- Make a habit of listing the status of all PA requests weekly: open, pending, or denied; this reporting and oversight process will provide inputs on how to streamline the PA function in the healthcare facility.
Some Advantages of Pre-Authorization are:
✔ Reduction of denials and enhanced collections
✔ Reduction in write-offs
✔ Helping the patient know their financial obligation
✔ Healthcare providers can focus on patients
✔ Accountability and cost containment
Healthcare providers invariably face problems in the preauthorization procedure; the following are some best practices to avoid major disruptions in the PA process
- Right handling of CPT codes is vital. The person who handles billing entry has to select the correct, current procedural terminology (CPT) code.
- Constant communication between the provider and payer is crucial. The provider should ensure, constant communication with the insurance provider.
- Provide detailed documentation to obtain preauthorization and follow-up regularly.
- Inform insurers about emergency patient admissions.
- Integrate pre-registration data with the PA method; as patient information is collected prior to appointment scheduling, it will streamline the PA process
In situations where preauthorization is not granted, the payer policies determine who bears the cost. Some health plans fix the responsibility on the patient, while others make the provider accountable. A few payers deny reimbursement if a patient undergoes a procedure without prior authorization.
Insurance providers use exclusion lists to determine which medications and procedures are covered under the Plan and which are not.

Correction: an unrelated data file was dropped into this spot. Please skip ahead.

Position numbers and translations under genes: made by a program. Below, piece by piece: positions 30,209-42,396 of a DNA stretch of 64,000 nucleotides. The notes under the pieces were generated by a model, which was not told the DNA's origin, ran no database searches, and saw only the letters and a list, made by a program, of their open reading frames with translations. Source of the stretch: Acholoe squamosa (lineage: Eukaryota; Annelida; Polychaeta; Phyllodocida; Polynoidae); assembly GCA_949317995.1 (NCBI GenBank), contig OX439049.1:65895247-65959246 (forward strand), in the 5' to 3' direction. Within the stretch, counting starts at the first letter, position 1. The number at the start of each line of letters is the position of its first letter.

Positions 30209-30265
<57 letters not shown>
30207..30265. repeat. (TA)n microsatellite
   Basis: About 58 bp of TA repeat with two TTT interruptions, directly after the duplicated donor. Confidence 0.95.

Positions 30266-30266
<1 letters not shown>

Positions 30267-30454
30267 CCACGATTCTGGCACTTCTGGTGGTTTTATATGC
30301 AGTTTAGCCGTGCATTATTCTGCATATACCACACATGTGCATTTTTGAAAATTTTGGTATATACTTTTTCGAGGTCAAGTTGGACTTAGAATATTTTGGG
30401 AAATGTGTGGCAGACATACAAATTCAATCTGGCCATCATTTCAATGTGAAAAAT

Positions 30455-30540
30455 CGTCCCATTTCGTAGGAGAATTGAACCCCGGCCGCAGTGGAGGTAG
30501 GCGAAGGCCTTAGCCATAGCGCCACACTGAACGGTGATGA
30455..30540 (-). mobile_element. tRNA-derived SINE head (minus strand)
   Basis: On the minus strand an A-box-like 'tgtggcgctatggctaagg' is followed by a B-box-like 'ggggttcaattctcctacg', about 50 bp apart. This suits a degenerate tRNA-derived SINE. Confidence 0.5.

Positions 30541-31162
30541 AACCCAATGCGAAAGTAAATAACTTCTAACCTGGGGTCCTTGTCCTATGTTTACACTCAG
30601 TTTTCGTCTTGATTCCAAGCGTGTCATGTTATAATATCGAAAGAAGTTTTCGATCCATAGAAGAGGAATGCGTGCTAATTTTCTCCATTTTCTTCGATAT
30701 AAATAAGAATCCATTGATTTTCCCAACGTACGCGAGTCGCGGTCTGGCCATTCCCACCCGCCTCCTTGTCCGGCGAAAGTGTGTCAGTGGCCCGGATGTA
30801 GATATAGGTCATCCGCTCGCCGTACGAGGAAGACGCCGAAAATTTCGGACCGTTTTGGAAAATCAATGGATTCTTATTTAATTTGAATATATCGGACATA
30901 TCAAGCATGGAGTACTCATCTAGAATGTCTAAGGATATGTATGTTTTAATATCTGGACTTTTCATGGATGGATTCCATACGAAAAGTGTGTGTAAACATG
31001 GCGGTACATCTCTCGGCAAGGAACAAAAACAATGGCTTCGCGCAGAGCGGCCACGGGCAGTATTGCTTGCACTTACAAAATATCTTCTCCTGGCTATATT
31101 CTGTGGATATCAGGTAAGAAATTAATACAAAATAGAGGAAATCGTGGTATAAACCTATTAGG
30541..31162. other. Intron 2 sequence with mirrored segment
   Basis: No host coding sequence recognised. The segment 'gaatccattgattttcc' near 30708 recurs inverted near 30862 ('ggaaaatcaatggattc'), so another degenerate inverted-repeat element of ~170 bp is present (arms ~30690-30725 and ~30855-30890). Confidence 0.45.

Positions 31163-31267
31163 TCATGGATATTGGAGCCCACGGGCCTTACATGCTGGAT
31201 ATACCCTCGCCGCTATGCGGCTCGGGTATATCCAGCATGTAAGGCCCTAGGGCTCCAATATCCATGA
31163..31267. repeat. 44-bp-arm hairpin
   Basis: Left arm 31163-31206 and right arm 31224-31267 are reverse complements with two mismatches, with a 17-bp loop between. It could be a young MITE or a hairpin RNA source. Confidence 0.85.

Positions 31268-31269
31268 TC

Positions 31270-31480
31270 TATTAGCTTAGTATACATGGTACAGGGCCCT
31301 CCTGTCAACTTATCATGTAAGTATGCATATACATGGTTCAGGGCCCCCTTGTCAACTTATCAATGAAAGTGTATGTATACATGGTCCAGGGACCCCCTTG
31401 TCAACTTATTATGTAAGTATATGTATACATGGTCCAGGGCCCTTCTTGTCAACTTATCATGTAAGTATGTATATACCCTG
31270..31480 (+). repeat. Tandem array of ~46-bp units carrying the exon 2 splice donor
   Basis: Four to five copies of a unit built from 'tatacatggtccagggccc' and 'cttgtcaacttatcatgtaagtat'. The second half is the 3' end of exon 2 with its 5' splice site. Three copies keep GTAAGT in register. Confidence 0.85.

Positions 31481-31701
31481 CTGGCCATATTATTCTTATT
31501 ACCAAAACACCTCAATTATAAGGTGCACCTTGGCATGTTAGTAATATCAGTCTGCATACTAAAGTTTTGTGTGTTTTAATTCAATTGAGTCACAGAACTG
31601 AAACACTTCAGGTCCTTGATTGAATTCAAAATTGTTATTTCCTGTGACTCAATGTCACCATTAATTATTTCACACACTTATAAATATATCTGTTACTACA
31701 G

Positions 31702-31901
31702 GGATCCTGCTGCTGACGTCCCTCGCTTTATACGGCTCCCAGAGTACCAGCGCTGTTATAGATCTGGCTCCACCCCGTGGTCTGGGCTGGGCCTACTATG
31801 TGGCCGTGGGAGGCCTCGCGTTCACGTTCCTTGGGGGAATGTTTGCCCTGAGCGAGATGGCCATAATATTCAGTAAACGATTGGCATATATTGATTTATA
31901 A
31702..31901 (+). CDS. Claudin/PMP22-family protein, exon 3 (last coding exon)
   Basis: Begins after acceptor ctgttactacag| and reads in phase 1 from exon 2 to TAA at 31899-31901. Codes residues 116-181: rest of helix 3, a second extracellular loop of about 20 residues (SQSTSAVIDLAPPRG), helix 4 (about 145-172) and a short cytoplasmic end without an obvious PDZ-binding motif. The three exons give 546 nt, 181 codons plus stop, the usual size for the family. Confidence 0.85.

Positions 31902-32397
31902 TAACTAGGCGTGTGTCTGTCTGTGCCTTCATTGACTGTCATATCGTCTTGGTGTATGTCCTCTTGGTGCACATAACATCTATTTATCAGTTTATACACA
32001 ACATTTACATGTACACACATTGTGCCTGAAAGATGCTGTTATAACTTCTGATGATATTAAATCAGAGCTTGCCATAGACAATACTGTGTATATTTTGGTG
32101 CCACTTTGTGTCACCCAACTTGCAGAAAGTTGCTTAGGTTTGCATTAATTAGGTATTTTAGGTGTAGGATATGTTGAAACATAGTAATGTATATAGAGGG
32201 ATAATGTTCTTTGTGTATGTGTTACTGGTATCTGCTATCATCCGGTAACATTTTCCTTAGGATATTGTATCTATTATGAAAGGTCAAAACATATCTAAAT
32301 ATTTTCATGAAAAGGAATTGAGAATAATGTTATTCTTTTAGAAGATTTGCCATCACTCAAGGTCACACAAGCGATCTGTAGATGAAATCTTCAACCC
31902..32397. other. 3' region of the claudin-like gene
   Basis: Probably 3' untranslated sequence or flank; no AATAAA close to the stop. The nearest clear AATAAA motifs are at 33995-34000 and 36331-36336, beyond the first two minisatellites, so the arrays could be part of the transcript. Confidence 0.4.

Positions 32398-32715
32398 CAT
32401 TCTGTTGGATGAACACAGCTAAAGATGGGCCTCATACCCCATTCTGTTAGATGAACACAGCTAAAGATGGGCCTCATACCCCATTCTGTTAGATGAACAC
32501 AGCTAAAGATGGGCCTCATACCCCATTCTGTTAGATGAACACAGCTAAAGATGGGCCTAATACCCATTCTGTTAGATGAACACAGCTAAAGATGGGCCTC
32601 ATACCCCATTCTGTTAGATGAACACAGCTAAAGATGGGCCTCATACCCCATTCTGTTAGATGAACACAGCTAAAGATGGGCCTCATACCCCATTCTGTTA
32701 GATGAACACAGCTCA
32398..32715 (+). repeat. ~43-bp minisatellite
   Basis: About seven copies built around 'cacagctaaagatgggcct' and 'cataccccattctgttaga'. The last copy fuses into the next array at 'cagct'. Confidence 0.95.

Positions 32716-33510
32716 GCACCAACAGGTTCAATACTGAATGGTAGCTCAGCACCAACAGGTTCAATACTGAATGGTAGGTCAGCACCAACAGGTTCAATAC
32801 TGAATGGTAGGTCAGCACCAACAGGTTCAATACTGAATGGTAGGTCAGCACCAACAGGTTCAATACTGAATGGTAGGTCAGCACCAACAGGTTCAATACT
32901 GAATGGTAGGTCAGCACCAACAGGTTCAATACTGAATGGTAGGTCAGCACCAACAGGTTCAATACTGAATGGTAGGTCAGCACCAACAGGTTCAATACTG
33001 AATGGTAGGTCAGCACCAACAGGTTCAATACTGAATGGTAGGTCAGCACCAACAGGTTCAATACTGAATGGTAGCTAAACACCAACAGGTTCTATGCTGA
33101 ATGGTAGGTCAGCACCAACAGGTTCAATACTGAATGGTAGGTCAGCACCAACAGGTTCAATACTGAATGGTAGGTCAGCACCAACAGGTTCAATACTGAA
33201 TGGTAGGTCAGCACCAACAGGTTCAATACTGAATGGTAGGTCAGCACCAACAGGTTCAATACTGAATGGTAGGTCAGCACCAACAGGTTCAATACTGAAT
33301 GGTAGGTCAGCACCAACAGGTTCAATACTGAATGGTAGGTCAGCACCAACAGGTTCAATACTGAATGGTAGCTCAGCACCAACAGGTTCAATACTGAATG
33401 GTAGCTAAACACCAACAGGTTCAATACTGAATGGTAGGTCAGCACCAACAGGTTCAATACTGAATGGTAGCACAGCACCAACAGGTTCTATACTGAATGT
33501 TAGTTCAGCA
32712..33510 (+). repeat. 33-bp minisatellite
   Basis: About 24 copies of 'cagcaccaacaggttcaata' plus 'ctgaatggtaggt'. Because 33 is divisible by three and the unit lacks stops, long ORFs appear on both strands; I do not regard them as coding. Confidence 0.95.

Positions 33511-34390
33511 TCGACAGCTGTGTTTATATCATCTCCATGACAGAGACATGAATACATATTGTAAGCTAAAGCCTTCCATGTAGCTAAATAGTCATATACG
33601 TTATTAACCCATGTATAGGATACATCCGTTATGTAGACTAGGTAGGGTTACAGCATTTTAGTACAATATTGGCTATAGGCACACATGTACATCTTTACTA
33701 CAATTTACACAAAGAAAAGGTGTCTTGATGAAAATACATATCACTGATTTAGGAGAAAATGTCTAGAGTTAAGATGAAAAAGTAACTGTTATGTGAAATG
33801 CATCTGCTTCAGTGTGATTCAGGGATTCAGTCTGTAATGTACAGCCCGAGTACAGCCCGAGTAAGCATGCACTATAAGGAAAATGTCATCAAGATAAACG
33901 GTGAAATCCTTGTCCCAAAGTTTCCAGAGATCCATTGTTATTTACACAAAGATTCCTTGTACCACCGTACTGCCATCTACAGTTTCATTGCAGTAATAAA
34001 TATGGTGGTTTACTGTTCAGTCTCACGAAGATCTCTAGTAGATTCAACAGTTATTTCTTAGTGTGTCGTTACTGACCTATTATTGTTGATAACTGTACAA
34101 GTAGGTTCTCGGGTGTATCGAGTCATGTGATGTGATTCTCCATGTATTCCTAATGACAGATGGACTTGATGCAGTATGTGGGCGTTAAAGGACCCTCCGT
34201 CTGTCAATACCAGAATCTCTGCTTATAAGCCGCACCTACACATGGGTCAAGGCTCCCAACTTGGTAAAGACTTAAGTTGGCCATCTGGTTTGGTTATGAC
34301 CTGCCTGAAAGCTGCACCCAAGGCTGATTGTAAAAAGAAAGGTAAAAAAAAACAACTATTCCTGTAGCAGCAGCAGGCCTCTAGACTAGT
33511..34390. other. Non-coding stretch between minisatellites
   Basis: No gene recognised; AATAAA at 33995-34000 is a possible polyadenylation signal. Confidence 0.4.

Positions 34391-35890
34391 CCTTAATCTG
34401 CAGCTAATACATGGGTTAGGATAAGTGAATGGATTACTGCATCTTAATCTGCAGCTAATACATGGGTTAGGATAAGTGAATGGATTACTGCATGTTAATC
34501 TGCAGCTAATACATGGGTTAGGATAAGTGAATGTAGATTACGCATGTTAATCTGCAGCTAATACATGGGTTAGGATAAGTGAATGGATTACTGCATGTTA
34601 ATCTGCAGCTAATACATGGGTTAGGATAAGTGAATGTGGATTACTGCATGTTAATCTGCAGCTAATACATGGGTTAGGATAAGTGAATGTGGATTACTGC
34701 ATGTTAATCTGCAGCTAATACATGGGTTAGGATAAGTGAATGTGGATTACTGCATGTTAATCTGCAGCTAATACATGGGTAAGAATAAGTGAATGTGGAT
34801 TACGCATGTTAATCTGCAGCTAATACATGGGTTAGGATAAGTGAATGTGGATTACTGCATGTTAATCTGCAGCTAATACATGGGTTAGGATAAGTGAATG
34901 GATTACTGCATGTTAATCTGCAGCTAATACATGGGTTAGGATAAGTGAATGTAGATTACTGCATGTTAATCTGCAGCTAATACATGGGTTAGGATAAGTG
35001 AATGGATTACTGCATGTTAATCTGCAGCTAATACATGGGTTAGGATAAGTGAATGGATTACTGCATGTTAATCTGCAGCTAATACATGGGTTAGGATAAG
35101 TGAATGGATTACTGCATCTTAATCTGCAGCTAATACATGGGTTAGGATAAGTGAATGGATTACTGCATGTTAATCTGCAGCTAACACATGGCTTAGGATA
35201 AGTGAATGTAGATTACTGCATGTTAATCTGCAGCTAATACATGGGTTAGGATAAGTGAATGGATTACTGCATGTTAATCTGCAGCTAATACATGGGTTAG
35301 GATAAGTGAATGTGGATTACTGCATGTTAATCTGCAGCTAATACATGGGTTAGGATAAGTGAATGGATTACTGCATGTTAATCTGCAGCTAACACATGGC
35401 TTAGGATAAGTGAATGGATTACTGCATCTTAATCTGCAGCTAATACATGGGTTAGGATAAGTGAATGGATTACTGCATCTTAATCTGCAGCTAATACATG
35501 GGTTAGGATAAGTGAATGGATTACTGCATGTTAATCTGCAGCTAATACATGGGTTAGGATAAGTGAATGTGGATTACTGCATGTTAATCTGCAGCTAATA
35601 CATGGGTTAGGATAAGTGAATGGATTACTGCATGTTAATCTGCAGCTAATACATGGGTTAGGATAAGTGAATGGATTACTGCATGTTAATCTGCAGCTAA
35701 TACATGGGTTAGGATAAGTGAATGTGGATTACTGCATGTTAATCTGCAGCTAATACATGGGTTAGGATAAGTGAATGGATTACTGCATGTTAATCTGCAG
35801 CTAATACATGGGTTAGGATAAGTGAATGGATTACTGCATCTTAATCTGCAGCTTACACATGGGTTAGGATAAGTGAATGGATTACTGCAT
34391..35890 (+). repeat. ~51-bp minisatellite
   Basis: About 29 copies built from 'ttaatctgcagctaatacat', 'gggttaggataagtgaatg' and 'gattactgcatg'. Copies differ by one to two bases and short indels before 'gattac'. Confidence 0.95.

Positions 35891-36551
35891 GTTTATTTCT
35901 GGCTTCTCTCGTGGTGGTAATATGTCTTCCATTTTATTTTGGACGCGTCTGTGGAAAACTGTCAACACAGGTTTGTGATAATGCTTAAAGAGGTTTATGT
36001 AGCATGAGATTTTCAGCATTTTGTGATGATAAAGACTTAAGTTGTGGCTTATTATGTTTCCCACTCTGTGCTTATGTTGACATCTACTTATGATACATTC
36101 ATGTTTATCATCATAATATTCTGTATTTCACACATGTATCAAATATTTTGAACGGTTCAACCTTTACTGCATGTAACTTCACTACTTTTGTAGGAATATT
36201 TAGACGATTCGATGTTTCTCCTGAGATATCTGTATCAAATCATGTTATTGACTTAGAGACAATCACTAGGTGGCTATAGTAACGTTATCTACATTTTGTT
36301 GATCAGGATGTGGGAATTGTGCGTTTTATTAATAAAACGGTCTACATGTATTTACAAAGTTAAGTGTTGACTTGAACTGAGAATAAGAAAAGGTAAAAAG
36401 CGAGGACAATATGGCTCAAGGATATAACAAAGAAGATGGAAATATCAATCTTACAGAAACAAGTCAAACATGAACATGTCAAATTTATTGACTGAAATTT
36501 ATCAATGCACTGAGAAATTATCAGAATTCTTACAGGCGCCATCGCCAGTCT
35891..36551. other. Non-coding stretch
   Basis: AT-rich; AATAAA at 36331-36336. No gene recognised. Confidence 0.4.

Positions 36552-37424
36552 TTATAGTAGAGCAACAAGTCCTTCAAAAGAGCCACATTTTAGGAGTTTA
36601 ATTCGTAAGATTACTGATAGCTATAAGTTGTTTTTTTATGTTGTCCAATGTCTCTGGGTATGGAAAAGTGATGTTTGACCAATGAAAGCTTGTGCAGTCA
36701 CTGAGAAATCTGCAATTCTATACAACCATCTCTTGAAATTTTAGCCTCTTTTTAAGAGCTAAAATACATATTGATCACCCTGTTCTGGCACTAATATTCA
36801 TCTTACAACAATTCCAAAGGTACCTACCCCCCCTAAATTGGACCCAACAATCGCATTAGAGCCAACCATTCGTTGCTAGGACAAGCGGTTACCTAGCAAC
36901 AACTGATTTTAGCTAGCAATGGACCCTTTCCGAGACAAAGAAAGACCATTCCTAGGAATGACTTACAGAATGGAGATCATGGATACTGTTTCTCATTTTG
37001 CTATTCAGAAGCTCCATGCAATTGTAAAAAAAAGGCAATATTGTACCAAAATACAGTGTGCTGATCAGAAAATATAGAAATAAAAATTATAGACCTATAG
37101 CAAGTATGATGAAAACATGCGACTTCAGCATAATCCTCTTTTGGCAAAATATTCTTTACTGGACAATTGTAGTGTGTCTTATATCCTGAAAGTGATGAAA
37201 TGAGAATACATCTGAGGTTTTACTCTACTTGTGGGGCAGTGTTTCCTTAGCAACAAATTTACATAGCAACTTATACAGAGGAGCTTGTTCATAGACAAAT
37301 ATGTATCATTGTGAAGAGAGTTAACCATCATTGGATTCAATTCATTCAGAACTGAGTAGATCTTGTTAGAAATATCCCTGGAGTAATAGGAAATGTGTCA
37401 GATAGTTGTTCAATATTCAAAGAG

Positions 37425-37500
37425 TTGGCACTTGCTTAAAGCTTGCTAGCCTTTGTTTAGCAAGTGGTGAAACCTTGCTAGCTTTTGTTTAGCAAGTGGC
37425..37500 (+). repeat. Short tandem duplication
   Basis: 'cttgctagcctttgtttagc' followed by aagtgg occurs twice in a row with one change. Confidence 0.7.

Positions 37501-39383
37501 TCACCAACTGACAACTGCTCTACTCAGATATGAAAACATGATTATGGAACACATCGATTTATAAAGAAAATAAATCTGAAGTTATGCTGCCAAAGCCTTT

As a result, patients are denied procedures; at times, this prompts them to switch to new treatment plans, in spite of what the doctor originally recommended. Many individuals think that as long as they have health insurance, their prescribed medication or treatment will be reimbursed. They are not aware of the new additions to exclusion lists until their payer informs them that the procedure is no longer included. Sample a typical update to a inclusions/exclusions list:
Remember, each payer has his own exclusion and inclusion list.
Some payers may have procedures like selective/emergent/urgent medical procedures, surgical inpatient admissions, skilled nursing facility services, inpatient rehabilitation procedures, subacute admission procedures, and transplants under inclusions. So they need pre-authorization. Usually, expensive radiology services like ultrasounds, CAT scans, and MRIs, require pre-authorization.
However, procedures like the Screening Test (ST)/ Outpatient Treatment (OT)/Physical Therapy (PT) and initial evaluation do not require prior authorization. There is no PA required for ST for the first 12 visits or hours within a calendar year. Some medications are also not covered; hence, healthcare providers are advised not to prescribe or bill such drugs.
What are Retroactive Authorizations?
Retroactive authorizations are given when the patient is in a state (unconscious) where necessary medical information cannot be obtained for preauthorization. In such cases, many insurance providers require authorization for services within 14 days of services provided to the patient. These approval requests are called as retroactive authorizations- the provider submits the claims, and then the payer responds as per a standard set of guidelines, to reimburse the claims.
Retroactive authorizations also come to the rescue when the healthcare provider does not have sufficient time to obtain prior authorization or when there is a denial based on medical necessity.
Even though prior authorization can lead to treatment delays and deprive patients of medical care, it is critical for healthcare providers to pursue PA. Similarly, though patients may be burdened with a lot of documentation and long waiting periods, it is better to seek PA in the interest of cost containment and to access the most suitable treatment.